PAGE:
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Olga Benario-Prestes, geb. Benario

Luisenstr. 7

Date of death:
Place of death:
Victim group:
Als Jüdinnen und Juden Verfolgte; Politisch Verfolgte – Arbeiterbewegung
Erinnerungszeichen (Tafel)

Olga Benario was born in Munich on December 12, 1908, the daughter of Leo and Eugenie Benario, and grew up with her older brother Otto at Jakob-Klar-Strasse 1 in a world full of contradictions – her father was an active social democrat and as a lawyer stood up for deprived and vulnerable members of society, while her mother came from a prominent Nuremberg family and moved in middle-class circles. Olga attended what is now the Luisengymnasium high school from April 1918 to April 1924. Her idiosyncratic and nonconformist behaviour meant that she had to leave the school early. She then began training as a bookseller with Georg Müller, a friend of the family.
Olga Benario joined the Kommunistischer Jugendverband Deutschlands (KJVD, German Communist Youth Association) when she was just 15 years old. There she met her future partner Otto Braun, with whom she moved to Berlin in 1925, where she worked in various functions in the KJVD. Olga Benario was also a typist in the Soviet trade mission. When the couple were arrested for treason, Leo Benario managed to get his daughter released fairly quickly, while Otto Braun, however, was sentenced to several years in prison. In 1928, Olga Benario and a few comrades freed him from Moabit Prison. The two of them were taken to Moscow, where they worked for the communist youth association. In their private life, however, they soon went their separate ways.
When in 1934 Olga Benario was assigned to escort the Brazilian revolutionary Luís Carlos Prestes to Brazil, her cover was to pretend to be his bride, and she really did fall in love with him. After the revolution in Brazil failed, the couple went into hiding. In early 1936 they were betrayed. Olga Benario bravely saved Luís Carlos Prestes‘ life, but they were both arrested. In disregard of existing case law, the Brazilian government extradited Olga Benario, who was heavily pregnant, to Germany. The ship docked in Hamburg on November 18, 1936. A few days later, on November 27, 1936, Olga Benario gave birth to her daughter Anita Leocádia in the women’s prison in Berlin’s Barnimstrasse. When the child was just over a year old, the Gestapo (secret state police) separated mother and daughter, without telling Olga Benario, that the child was sent to Leocádia Prestes, the mother of Luís Carlos Prestes. Olga Benario was sent first to Lichtenburg concentration camp and later to the women’s concentration camp Ravensbrück. There she was made block elder for the Jewish women in Block 11 and tried to help her fellow prisoners as best she could, secretly organising courses, lectures and gymnastic exercises. Although her mother-in-law did all she could to get permission for her to leave the country, all these efforts were in vain. In early 1942, the SS deported Olga Benario to the killing site Bernburg as part of “euthanasia Operation 14f13”. In her farewell letter to Luís Carlos Prestes and her daughter Anita she promised, “I will stay strong and am determined to live life to the very last moment.” Olga Benario was murdered with carbon monoxide on April 23, 1942.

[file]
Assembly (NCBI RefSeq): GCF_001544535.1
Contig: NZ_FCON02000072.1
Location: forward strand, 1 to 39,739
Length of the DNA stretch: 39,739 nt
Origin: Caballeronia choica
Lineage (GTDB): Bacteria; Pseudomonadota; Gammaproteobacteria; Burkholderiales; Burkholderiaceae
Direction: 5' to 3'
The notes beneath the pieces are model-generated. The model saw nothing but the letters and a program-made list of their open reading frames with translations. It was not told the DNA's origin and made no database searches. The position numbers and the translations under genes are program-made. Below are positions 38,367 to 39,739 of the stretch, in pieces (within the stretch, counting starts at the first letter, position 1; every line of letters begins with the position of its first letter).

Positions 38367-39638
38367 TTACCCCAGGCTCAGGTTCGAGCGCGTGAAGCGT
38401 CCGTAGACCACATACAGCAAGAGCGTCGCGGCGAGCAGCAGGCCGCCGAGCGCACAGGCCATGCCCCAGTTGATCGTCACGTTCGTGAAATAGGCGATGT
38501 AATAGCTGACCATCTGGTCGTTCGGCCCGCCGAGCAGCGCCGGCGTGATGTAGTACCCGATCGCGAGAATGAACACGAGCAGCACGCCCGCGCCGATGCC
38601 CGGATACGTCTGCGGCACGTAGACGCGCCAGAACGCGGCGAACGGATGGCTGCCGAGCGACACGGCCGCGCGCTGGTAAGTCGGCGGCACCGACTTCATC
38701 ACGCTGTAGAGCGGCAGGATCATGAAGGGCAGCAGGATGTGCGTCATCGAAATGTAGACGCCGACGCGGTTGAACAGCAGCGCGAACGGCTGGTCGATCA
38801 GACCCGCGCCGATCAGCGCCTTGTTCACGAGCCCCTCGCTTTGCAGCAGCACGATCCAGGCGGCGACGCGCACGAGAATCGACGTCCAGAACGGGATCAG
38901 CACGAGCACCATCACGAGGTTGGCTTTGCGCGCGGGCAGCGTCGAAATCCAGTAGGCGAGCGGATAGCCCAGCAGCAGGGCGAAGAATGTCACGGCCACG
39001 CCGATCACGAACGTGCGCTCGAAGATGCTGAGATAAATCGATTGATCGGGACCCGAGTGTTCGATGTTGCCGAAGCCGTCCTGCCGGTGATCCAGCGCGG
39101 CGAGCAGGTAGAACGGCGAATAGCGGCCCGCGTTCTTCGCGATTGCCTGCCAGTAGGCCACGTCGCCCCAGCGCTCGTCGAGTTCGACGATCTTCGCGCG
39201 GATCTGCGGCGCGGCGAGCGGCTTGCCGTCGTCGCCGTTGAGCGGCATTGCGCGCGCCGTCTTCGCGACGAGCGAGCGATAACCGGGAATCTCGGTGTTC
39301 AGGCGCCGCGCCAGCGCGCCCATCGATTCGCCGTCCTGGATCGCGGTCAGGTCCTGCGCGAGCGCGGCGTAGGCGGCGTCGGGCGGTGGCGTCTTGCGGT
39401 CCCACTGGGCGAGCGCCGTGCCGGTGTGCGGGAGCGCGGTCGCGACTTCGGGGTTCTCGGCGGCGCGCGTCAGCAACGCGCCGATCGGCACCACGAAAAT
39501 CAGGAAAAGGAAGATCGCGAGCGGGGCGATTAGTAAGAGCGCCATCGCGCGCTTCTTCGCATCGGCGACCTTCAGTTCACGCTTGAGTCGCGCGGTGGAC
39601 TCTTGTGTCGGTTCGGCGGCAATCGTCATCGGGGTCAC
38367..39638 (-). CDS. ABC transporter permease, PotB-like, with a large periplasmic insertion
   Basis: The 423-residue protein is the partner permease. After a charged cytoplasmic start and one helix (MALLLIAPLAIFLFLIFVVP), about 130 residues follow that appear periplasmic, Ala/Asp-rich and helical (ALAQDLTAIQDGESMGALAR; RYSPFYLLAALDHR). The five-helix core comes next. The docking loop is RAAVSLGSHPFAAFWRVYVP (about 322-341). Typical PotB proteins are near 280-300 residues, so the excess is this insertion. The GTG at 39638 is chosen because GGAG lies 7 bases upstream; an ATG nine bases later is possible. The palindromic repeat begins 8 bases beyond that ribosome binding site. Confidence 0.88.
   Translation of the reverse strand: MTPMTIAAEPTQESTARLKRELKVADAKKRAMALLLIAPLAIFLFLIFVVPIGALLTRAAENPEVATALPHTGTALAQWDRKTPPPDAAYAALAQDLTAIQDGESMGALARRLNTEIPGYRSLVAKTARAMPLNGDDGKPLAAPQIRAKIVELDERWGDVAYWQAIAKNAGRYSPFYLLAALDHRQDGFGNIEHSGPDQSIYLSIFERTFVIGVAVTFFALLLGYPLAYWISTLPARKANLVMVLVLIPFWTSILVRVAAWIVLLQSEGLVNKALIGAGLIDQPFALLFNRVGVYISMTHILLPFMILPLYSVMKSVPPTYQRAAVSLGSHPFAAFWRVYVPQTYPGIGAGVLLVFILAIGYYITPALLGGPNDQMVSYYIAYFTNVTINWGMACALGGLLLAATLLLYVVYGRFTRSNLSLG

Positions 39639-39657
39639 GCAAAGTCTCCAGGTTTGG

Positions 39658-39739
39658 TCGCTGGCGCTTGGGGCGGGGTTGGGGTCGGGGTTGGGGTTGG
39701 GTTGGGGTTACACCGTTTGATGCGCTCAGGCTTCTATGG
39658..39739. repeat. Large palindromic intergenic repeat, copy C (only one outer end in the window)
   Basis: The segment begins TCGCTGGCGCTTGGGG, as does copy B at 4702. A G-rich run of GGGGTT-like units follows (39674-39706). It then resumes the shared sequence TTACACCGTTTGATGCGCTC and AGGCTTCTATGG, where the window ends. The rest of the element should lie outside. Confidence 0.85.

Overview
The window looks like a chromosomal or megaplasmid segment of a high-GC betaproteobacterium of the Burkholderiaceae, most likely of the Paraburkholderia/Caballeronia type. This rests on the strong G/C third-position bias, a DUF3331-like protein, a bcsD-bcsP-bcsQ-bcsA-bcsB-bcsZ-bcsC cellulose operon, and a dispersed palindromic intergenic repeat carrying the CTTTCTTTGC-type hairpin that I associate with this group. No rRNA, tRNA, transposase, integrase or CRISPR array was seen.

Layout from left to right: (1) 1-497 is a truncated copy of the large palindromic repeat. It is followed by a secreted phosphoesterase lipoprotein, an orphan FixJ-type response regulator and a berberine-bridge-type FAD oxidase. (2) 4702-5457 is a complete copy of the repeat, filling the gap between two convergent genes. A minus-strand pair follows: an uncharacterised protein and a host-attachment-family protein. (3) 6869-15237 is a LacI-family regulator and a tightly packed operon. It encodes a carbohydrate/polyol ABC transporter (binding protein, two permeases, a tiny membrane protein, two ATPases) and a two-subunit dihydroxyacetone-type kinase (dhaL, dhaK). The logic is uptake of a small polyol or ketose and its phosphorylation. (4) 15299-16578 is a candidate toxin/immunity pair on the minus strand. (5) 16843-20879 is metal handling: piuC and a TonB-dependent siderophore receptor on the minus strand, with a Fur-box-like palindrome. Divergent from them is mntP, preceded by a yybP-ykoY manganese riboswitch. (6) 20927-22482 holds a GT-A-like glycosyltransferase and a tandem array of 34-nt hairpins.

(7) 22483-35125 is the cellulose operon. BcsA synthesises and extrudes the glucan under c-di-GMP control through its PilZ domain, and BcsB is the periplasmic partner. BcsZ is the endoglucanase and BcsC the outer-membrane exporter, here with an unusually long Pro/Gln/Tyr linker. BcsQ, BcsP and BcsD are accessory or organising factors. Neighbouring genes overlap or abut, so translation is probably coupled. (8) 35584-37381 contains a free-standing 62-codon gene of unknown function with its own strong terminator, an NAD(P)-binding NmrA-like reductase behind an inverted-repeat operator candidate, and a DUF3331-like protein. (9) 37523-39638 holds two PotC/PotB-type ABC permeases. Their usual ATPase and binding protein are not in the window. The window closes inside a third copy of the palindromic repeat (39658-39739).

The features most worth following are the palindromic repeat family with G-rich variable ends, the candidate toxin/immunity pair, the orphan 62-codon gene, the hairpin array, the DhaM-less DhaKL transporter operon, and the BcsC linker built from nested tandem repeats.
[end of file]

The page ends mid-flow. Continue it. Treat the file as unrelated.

Olga Benario’s father, Leo, had already died in 1933. Her mother and her brother, Otto, did not survive the Shoah. Eugenie Benario was murdered in the Theresienstadt ghetto, Otto Benario in Auschwitz concentration camp.
Luís Carlos Prestes was released from prison in 1945, when he was able to meet his daughter for the first time. Anita Leocádia Prestes lives in Brazil and works as a historian.(Text: Barbara Hutzelmann;editor: C. Fritsche; translation C. Hales)

Erinnerungszeichen für Schülerinnen des Luisengymnasiums

Zum 200. Jahrestag seiner Gründung veranstaltete das Luisengymnasium eine Gedenkveranstaltung, um an 20 ehemalige Schülerinnen zu erinnern, die von den Nationalsozialisten ermordet wurden.

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